Medications and Hospital Readmission
Medication‐related problems after hospital discharge play a big role in hospital readmissions. In a study by Forster et al., one in five Medicare patients was re-hospitalized within 30 days, and over two-thirds of those readmissions were medication-related.6 In 2017, the World Health Organization reported that about 1.3 million people annually are injured by medication errors in the United States,7 and 80% of those errors occur during transitions of care.8 A similar concern about the prevalence of medication errors after hospital discharge was reported in a recent systematic review.9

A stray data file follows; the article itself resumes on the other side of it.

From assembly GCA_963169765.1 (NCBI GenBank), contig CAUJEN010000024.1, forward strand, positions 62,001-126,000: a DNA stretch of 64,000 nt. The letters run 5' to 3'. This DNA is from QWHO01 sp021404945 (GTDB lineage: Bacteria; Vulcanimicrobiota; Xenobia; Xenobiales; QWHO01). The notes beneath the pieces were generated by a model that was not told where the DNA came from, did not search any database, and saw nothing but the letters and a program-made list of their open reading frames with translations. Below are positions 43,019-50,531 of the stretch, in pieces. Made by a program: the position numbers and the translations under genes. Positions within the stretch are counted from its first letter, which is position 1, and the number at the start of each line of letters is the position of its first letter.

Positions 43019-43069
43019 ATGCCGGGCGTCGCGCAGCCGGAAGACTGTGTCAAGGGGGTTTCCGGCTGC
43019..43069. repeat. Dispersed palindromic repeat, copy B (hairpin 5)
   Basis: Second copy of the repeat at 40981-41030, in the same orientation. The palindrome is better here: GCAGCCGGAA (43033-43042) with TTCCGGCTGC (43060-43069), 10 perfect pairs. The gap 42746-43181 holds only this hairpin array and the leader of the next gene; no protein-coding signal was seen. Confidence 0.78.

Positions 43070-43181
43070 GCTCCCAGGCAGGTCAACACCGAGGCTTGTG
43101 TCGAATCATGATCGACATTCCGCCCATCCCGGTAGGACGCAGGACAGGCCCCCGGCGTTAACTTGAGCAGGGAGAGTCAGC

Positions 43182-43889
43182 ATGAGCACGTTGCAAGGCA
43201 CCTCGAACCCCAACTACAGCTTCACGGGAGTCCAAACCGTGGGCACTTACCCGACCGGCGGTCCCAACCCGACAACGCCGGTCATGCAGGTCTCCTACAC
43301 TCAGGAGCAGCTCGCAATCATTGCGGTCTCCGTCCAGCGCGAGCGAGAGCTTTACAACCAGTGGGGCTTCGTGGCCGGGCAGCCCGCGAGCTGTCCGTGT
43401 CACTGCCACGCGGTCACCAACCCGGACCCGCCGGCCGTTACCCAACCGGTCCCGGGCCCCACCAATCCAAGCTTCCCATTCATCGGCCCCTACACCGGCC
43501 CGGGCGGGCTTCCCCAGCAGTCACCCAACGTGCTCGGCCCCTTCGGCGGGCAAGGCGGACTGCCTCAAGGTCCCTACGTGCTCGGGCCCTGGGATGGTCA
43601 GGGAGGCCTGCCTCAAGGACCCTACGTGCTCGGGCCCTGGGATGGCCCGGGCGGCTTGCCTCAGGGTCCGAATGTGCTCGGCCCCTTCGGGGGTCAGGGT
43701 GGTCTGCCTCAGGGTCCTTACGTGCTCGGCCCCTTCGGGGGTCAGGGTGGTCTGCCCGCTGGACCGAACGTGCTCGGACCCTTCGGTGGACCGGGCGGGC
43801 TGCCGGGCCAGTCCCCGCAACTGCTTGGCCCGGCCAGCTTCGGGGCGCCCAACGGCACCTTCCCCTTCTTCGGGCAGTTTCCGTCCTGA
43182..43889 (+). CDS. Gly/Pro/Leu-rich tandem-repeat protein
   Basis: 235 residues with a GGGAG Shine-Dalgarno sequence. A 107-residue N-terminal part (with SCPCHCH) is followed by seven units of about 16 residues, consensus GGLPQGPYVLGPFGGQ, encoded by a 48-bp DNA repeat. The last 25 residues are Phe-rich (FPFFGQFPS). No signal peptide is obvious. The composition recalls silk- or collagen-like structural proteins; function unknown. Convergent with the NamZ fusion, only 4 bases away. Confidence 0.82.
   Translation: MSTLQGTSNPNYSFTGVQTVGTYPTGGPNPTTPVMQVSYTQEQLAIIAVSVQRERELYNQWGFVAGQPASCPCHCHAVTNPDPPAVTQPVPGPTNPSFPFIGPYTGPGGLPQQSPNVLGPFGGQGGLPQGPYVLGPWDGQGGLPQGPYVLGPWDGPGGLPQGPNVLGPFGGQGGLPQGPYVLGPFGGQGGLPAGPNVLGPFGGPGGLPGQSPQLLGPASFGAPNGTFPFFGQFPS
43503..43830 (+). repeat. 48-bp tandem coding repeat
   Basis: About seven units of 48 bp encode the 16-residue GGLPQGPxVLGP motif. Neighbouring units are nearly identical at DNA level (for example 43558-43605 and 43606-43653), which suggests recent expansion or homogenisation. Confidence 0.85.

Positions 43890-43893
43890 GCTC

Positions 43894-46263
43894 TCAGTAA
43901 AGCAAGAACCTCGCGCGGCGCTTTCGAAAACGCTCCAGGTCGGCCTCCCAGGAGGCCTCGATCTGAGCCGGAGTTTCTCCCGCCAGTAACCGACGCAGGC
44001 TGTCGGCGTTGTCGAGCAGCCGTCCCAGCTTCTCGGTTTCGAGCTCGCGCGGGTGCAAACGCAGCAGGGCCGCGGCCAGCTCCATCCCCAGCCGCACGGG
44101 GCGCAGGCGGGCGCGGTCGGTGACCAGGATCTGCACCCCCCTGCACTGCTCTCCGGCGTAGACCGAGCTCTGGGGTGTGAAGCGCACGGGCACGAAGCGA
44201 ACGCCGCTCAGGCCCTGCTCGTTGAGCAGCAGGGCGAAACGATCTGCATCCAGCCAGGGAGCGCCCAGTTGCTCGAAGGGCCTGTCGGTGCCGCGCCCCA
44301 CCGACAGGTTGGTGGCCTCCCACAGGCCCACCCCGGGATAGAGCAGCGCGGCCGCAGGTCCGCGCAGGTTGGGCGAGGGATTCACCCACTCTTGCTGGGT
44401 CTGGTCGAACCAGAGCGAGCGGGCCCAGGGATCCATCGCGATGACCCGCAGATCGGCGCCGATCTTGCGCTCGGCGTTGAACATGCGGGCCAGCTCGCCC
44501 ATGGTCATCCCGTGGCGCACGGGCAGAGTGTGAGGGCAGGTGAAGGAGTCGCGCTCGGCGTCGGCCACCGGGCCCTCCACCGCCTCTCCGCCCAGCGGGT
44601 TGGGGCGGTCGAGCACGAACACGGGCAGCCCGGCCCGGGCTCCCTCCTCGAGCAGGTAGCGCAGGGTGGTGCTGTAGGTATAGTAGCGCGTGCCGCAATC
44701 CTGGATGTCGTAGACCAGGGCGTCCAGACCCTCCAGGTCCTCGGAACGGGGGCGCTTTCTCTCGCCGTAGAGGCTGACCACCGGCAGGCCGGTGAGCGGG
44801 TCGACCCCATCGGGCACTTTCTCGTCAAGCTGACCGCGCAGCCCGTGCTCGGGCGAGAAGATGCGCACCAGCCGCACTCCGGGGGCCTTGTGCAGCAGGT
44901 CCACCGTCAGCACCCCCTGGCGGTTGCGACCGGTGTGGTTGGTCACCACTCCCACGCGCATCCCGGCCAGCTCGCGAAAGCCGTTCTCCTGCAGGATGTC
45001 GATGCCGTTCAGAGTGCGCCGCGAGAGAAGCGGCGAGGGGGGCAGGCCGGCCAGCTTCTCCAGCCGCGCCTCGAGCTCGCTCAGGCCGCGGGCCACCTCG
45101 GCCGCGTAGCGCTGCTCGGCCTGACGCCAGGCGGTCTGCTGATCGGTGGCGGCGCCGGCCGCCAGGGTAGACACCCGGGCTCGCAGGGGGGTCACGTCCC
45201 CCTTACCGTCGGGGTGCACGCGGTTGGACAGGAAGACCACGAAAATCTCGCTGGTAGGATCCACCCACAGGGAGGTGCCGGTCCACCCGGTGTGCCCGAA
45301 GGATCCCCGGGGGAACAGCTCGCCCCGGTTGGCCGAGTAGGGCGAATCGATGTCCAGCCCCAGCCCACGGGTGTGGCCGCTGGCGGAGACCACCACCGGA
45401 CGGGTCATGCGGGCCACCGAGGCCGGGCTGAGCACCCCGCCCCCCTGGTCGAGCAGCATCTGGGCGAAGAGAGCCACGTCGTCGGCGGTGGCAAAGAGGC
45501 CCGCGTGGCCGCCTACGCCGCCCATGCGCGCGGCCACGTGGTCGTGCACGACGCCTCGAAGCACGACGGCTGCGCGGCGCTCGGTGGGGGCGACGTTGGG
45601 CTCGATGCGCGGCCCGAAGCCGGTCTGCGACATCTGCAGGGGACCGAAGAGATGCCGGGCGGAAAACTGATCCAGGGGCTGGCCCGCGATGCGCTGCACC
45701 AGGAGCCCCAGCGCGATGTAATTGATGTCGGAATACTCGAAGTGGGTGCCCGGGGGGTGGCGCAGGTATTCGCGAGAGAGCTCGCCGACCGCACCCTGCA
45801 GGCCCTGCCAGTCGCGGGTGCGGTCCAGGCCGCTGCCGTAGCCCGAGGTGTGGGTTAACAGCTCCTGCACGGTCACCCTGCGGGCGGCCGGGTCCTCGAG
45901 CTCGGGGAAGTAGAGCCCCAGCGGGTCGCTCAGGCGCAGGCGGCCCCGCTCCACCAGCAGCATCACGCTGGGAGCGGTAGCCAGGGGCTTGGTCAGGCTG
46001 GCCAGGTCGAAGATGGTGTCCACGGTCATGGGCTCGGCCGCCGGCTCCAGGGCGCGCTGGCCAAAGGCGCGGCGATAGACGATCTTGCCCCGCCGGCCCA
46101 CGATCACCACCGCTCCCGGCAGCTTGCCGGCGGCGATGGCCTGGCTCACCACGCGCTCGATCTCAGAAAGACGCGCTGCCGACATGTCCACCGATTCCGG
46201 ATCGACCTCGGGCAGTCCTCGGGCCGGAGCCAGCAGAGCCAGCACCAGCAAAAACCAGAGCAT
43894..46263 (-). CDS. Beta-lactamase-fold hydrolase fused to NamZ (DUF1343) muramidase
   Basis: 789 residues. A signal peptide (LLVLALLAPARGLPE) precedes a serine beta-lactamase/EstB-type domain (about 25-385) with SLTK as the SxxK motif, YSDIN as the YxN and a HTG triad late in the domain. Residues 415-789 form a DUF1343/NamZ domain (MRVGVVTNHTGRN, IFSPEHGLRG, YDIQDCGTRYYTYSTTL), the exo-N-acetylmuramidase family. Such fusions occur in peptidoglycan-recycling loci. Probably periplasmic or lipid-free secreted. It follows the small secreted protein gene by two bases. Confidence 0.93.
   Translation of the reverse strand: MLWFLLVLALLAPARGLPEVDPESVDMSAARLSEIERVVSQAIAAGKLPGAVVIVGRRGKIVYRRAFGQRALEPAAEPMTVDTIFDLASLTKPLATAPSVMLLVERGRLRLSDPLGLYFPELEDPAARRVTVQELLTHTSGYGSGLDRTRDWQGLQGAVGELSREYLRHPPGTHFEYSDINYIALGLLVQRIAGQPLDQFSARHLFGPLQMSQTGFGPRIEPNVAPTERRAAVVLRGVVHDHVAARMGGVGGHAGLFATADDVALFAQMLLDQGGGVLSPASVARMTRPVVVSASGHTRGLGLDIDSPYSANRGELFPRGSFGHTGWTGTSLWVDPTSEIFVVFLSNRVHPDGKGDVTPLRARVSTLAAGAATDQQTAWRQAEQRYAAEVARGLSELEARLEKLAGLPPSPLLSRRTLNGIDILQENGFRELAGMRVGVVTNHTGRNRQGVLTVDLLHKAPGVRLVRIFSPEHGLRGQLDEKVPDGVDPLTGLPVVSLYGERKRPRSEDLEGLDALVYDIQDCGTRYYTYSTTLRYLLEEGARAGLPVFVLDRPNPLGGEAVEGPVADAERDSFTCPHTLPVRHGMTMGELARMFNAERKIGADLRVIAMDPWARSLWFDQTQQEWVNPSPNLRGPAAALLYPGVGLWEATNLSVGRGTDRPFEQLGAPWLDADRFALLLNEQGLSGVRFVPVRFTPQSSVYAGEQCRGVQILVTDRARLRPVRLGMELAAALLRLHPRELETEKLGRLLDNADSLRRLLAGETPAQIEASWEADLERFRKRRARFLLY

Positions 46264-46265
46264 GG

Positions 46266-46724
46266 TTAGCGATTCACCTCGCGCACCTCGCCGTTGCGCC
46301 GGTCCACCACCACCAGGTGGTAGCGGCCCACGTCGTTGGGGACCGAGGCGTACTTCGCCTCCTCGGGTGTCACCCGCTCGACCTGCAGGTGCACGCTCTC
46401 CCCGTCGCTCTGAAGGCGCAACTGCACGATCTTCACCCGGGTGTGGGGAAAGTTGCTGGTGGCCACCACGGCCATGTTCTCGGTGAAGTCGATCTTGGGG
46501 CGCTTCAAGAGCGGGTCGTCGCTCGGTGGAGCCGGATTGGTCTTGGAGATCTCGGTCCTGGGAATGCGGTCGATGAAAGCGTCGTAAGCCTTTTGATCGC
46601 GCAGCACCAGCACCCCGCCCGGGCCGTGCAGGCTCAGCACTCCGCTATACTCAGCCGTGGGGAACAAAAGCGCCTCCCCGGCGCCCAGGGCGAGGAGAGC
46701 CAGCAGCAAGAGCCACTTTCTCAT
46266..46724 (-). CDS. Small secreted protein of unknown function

Accordingly, interventions have been put in place for hospital discharge processes to reduce readmissions. These interventions include: patient education, medication reconciliation, ensuring follow-up appointments are made prior to discharge, warm hand-off communications with the primary care physician, and follow-up phone calls.10 Medication reconciliation and pharmacist-led interventions have been a point of emphasis for many programs, and several studies have documented positive results in terms of readmissions and cost savings via reducing medication discrepancies.11-15 Medication access issues can also be problematic and have been shown to have negative impacts on readmission rates. In one study, 22% of patients did not pick up their post-discharge medications.16 The number of new prescriptions added upon discharge and higher “out-of-pocket medication costs” were associated with higher failure rates in following medication changes made at hospital discharge in another study.17,18 About one in five new prescriptions are not filled in the United States and 50% of those filled are taken incorrectly.19 The Meds-to-Beds program was conceived as one possible solution to help with problems around access and adherence to medications prescribed at hospital discharge.